Eric Santoro’s early years in law showed him that any strategy based on a predictable playbook is most assuredly a losing one. It’s a lesson the senior litigation counsel at AstraZeneca and 2016 American Conference Institute’s “Champions of the Products Liability Defense Bar Award” winner gleaned from some of Philadelphia’s most well-known litigators at the firm Ballard Spahr. “Successful litigators need to work hard and be strategic, creative, and even a little audacious,” Santoro says. “Those are lessons I brought with me when I went in-house and try to instill in all the litigation teams that I manage.”
While there may be no playbook, Santoro’s accomplishments on behalf of AstraZeneca warrant a deeper look into the his approach on working to minimizing litigation expenses. “Minimizing litigation can have multiple meanings: minimizing ultimate exposure, reducing litigation costs and expenses, or doing a better job of avoiding litigation altogether,” Santoro says. “All of these are important because litigation can be costly, even when you are successful, and money spent on litigation is money that the company doesn’t have for its core business activities.”
Here, Santoro offers five pieces of advice on how to minimize litigation costs, learned from his twenty years of extensive litigation experience.
Hire the Best Team
“One of the most important parts of my job is hiring the right people when a matter starts,” Santoro says. “As the team leader, I work to build chemistry and provide leadership to make sure the team works well together.”
Santoro says that these teams often have to work long and grueling hours together, so promoting a positive team culture is imperative. “A team that doesn’t like each other and doesn’t have fun together is less likely to be successful.”
As a leader, Santoro believes the most valuable quality he can offer is his willingness to listen. “When teams assemble for material litigation, you’re hiring people you think are good at their jobs and are people you trust,” Santoro says. “It’s important to give them the opportunity to speak and to listen to their advice.”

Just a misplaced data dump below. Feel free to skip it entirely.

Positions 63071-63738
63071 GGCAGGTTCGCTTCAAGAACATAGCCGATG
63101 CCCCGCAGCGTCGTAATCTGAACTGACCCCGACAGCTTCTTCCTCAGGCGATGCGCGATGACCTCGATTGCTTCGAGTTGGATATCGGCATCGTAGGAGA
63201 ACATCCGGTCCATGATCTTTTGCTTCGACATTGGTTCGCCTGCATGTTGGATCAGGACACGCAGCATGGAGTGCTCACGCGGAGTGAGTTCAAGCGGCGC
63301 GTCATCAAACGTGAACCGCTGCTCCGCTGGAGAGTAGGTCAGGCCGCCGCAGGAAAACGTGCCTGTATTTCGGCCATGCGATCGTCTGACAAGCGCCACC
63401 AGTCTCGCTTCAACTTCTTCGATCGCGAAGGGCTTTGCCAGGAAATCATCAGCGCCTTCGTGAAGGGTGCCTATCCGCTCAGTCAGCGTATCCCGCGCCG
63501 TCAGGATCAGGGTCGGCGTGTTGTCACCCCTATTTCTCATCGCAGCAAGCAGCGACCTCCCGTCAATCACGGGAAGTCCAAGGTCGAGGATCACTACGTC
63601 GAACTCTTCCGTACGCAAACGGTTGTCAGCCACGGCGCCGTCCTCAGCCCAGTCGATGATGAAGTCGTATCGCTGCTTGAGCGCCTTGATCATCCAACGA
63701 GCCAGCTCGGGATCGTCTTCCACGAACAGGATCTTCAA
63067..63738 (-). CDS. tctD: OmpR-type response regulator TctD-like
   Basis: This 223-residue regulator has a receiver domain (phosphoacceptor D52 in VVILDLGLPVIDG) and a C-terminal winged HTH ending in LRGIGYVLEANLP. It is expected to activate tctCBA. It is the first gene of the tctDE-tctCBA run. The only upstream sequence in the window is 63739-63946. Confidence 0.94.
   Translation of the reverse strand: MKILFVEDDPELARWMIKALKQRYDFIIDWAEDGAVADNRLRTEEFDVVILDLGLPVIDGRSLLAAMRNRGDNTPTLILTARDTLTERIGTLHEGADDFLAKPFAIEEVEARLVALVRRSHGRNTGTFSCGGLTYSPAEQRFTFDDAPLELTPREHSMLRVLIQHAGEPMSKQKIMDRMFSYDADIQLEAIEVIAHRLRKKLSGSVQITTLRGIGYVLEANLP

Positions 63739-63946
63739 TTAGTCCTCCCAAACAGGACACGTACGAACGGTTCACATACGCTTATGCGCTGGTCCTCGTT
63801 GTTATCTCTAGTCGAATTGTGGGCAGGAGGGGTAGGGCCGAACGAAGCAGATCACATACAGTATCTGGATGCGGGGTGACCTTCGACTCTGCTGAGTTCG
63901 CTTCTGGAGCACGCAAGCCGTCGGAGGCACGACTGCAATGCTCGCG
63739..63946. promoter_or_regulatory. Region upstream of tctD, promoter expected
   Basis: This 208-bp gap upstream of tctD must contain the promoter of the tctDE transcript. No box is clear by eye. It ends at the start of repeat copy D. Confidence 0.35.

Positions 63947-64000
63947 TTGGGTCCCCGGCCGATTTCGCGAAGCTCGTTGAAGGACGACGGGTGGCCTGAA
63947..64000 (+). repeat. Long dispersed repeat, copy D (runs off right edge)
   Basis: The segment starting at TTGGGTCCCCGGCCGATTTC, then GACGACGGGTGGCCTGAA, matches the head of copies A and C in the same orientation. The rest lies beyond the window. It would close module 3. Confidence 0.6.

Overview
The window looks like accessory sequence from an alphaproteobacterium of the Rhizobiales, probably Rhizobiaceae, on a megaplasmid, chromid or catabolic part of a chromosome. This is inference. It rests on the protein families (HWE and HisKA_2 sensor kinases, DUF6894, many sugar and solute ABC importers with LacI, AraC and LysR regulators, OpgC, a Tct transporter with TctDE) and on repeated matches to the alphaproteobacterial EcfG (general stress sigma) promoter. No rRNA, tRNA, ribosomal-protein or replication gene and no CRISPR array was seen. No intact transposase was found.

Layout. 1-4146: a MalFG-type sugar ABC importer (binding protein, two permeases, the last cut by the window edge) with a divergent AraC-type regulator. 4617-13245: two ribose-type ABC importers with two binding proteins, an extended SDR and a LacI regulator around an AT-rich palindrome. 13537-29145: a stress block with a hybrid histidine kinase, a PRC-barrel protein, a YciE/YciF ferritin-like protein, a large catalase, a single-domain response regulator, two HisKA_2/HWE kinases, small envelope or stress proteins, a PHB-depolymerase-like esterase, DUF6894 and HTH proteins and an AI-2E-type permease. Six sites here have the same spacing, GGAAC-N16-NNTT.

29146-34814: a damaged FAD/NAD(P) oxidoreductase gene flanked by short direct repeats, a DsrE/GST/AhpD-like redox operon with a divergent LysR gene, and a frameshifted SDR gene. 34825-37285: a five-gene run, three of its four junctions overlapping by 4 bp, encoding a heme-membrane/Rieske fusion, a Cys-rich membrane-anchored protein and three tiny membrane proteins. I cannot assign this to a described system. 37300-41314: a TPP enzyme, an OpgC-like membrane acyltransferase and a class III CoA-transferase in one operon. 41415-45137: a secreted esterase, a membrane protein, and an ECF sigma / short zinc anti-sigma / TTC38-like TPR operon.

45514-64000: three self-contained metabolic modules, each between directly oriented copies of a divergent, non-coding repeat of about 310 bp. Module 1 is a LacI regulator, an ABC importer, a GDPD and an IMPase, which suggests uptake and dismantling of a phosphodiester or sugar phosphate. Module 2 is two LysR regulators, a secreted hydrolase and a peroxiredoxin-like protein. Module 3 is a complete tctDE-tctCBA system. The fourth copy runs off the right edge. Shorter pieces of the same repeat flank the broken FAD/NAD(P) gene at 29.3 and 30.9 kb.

That willingness to listen comes with a caveat: “It’s my job to listen, but that doesn’t necessarily mean being deferential,” Santoro says. “The teams I manage benefit from me challenging their advice and assumptions, and I personally benefit from the iterative decision-making process that follows.”
Evaluate Litigation Risks Correctly
Another element to successful litigation, Santoro says, is properly evaluating risk. This allows a legal team to proactively build a strategy around that risk, he says. And while situations change and adjustments have to be made, an evaluation provides a framework in which everyone can move ahead confidently. That confidence, Santoro admits, can begin to waver on some stakeholders’ part if litigation seems to be dragging out, even though nothing has really changed in regard to the initial evaluation. “I view it as my job to keep everyone grounded and confident and not to let nerves, anxiety, or a potentially high-damages award undermine a winning strategy,” Santoro says.
Communicate With All Major Stakeholders
“It’s important to understand where litigation fits in to the overall business and to not let litigation goals supersede overarching business priorities,” Santoro says. This is especially important at a research-based biopharmaceutical company like AstraZeneca, Santoro says. “It’s incumbent on the in-house lawyer to devise a strategy consistent with business priorities and lead the overall team to effectuate that strategy.”
Santoro says that to be successful, creativity is key, but that doesn’t mean taking unreasonable or irrational risks. “It does mean you have to take on some risk and be willing to out-think and out-maneuver your adversary,” Santoro says. “Treat each case as a new challenge that requires a unique solution.”
Being creative also means a willingness to be flexible when things aren’t playing out as expected or as hoped. “Sometimes the case strategy doesn’t play out as you initially envisioned it.,” Santoro says. “It’s important to be humble enough to recognize when you made a strategic misjudgment and then be savvy enough to reevaluate and make adjustments before it is too late to do so.”
Control the Costs
Santoro’s last tip for minimizing litigation is controlling costs. Part of this process can be linked to spending appropriate amounts of time on risk evaluation. “You can’t allow your team to get into the habit of trying to mitigate every potential litigation risk regardless of how remote the possible outcome is,” Santoro says. “The best litigators are able to evaluate a case quickly, distill what matters, and allocate resources accordingly.”
Santoro says working to minimize litigation expenses is a part of his in-house role he handles with extra care, because of where that money could be spent. “Every dollar you spend on litigation is money the company does not have to spend on research and development for new and potentially life-saving products,” Santoro says. “This is a responsibility I take very seriously.”
McCarter & English is a four-hundred-lawyer firm serving clients ranging from Fortune 100 companies to midmarket and emerging growth companies. Our interdisciplinary healthcare practice assists clients with navigating the ever changing, complex business, regulatory, and legal issues that impact all aspects of the healthcare industry.